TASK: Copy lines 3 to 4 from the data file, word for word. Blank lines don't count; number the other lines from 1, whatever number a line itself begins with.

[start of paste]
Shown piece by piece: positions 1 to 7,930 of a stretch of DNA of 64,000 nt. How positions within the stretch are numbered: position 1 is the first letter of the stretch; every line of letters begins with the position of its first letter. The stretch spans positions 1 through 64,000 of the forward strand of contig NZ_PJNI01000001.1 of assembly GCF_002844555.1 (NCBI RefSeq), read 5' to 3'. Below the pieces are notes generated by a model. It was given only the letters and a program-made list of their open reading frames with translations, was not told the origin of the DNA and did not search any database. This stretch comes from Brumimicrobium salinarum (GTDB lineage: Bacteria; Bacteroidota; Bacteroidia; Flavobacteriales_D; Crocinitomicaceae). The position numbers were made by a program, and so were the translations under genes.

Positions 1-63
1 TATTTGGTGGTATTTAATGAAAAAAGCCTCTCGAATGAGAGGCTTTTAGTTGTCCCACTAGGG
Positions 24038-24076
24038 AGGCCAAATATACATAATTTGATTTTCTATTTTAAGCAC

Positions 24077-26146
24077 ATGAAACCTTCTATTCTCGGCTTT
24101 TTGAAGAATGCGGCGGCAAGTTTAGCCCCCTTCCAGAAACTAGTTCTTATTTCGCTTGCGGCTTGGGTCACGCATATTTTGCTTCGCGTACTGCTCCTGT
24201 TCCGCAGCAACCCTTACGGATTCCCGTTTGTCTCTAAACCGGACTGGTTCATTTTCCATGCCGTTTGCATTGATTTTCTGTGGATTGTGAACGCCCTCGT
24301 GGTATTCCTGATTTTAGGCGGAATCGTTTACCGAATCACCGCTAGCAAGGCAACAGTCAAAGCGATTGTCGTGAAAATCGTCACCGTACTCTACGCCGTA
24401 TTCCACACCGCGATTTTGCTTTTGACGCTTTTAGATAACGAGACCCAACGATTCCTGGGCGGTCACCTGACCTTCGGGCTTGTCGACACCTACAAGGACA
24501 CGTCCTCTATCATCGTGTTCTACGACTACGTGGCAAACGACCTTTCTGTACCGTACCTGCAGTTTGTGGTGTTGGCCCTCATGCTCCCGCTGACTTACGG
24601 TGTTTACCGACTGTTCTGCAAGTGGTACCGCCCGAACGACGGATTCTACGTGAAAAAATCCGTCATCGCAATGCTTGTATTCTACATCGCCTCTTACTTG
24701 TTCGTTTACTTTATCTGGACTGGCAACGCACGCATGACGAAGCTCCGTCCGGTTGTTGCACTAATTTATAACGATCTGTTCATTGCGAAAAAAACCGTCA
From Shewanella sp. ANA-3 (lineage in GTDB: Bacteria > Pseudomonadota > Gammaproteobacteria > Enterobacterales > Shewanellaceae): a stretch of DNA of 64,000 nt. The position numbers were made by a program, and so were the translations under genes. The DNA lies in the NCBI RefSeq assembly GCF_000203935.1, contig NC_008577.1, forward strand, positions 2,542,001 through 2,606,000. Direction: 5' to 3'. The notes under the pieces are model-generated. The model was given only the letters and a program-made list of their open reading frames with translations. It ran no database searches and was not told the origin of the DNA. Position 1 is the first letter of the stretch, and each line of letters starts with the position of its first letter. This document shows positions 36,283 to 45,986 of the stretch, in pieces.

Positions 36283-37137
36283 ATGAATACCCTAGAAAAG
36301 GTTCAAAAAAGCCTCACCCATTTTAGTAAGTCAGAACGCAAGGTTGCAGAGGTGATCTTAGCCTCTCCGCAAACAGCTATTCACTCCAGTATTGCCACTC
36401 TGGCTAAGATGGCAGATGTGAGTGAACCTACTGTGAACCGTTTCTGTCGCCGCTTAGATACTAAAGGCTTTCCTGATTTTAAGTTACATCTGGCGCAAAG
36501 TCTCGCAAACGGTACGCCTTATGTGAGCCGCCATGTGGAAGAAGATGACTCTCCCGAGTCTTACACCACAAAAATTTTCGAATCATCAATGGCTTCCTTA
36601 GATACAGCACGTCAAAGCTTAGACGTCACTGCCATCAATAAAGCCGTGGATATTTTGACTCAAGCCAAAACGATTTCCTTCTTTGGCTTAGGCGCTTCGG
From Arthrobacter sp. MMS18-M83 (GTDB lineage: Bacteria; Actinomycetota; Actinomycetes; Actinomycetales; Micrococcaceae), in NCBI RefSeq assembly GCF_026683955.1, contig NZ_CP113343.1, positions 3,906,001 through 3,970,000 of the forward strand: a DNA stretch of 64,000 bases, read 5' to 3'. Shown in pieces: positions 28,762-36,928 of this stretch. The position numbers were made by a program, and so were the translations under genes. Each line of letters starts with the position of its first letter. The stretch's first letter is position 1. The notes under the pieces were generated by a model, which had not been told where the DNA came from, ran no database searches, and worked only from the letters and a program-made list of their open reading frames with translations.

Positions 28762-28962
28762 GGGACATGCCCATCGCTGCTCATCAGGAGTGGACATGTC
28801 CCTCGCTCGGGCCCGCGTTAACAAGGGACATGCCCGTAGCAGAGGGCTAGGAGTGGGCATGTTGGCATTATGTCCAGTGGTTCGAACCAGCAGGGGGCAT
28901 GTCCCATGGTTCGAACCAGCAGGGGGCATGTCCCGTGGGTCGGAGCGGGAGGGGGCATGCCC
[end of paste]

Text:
1 TATTTGGTGGTATTTAATGAAAAAAGCCTCTCGAATGAGAGGCTTTTAGTTGTCCCACTAGGG
Positions 24038-24076